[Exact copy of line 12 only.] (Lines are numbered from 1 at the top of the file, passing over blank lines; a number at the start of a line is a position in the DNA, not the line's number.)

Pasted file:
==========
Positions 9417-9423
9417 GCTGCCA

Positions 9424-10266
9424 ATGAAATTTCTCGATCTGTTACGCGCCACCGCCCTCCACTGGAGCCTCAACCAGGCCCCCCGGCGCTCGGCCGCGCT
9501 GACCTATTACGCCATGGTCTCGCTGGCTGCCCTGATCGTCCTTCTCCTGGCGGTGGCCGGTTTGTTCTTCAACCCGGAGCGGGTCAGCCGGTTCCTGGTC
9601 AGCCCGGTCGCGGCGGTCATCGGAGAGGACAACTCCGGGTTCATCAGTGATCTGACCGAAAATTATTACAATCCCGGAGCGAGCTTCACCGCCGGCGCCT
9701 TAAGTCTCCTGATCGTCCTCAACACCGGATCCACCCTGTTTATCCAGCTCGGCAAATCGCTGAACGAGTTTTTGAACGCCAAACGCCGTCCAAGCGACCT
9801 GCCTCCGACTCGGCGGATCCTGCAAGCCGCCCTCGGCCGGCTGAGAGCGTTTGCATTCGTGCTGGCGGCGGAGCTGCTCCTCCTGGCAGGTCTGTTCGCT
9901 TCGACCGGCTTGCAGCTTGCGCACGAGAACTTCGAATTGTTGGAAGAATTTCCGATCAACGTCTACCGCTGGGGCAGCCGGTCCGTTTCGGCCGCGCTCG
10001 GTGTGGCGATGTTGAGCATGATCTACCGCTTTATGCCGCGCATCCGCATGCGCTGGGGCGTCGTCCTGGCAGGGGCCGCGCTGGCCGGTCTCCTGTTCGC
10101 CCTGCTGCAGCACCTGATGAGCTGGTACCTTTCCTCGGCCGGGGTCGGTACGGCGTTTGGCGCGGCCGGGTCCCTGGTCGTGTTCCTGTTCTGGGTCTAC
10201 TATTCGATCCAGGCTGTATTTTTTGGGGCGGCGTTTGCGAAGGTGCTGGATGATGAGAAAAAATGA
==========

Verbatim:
10201 TATTCGATCCAGGCTGTATTTTTTGGGGCGGCGTTTGCGAAGGTGCTGGATGATGAGAAAAAATGA